Harwene Tyee Is Dead -Ricer-Gee, Liberia Mourn for the Great Loss

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If it wasn’t an abstract phenomenon, the people of River-Gee County would have petitioned death to bring back to life, one of the county’s illustrious sons, Hon. Harwene Tyee. The late Tyee, a former Managing Director of the Liberia Telecommunications Corporation (LTC) now rebranded as LIBTELCO, has died after protracted illness.

This great son of Liberia and the Putopu tribe of River-Gee was outstanding as one of Liberia’s best trained telecommunication experts who served as deputy managing director for technical services at the Liberia Telecommunication Corporation (LTC) during the Samuel K. Doe regime.     The late Tyee was one of those telecommunication experts consulted by the Sirleaf administration for inputs into the technicalities involved in deciding the establishment of the Liberia Telecommunication Authority (LTA).

The Liberia Telecommunications Authority is the regulatory and competitive authority charged with the statutory responsibility to ensure a vibrant telecommunications sector in Liberia.

Mr. Tyee was a technocrat with vast knowledge in telecommunications, and was a politician by the nature of his performance, the contents of his of articles that were published in several media outlets in Liberia, in which he made contributions into political and technical debates.

As a politician, the late Tyee was a staunch member of the Unity Party (UP).  For the love of his people, the people of River-Gee County, and his interest to serve his county and country, Mr. Tyee attempted to contest the senatorial position of River-Gee, but later changed his minds due other pressing matters that weighed over becoming a senator.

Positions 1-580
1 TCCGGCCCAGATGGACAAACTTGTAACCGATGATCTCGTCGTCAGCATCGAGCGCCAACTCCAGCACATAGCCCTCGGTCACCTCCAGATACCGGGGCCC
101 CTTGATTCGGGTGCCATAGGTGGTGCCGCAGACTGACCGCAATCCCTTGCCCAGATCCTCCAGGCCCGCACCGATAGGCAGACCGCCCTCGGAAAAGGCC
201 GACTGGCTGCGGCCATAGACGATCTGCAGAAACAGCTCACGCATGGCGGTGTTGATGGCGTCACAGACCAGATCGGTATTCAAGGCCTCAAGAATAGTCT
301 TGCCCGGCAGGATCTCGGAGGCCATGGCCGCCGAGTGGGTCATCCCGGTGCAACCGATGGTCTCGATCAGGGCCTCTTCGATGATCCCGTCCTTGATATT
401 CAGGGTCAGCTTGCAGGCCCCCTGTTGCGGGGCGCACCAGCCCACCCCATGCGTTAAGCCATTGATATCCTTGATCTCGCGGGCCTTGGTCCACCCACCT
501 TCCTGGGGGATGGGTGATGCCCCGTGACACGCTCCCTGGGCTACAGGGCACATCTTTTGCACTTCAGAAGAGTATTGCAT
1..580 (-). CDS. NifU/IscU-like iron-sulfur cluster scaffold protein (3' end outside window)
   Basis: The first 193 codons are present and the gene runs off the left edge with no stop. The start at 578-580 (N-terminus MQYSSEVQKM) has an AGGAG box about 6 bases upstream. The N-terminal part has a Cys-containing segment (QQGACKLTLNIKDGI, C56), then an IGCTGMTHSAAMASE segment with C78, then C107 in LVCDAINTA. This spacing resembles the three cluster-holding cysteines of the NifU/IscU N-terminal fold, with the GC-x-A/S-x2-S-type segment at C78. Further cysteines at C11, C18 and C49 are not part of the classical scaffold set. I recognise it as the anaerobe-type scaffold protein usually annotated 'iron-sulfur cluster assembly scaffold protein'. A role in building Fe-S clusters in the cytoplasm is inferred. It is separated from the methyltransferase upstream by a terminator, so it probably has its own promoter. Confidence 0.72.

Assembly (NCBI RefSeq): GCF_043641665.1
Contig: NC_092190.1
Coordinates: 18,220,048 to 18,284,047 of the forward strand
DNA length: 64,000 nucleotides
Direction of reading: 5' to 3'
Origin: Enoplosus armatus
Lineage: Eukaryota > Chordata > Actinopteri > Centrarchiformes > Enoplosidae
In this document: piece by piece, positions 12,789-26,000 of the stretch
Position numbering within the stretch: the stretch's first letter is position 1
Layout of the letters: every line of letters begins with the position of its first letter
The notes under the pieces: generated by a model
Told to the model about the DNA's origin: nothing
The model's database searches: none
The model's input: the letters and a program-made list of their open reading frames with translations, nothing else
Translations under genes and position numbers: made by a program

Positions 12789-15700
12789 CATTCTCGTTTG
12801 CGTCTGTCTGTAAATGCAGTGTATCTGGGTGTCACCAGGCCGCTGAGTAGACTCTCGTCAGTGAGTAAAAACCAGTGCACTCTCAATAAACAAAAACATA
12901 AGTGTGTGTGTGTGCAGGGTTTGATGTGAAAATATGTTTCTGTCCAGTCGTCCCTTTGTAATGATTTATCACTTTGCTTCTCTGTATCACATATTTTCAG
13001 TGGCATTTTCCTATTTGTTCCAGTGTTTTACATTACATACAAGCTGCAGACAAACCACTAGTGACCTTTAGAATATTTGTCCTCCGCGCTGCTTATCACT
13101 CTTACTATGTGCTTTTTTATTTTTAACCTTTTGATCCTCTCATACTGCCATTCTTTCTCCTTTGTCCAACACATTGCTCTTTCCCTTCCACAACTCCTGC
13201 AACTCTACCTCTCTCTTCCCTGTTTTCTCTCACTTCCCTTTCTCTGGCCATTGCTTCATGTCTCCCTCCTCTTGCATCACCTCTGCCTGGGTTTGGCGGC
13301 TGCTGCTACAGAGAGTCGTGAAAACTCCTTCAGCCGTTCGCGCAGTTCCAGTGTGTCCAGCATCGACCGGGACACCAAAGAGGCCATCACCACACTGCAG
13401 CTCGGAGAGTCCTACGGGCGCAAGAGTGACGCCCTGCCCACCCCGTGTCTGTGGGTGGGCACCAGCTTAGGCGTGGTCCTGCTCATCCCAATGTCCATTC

“Liberia is really saddened to lose such competent individual who has made grave impact in the society,” one former official and consultant of telecommunications in Liberia told this paper in a conversation regarding the death of Mr. Tyee.

Similarly, River Gee citizens have expressed regrets for the death of the late Harwene Tyee, who was considered the oldest amongst citizens of the Potupo tribe resident in Monrovia and was always consulted for advice on important issues. Mr. Tyee who was also a farmer, was a people and family oriented person.

He leaves to mourn his death, his wife Mr. Gbalee Tyee, children, brothers and sisters and a host of relatives and friends both in Liberia and the United States of America; full details of Mr. Tyees life accounts will emerge in subsequent article.

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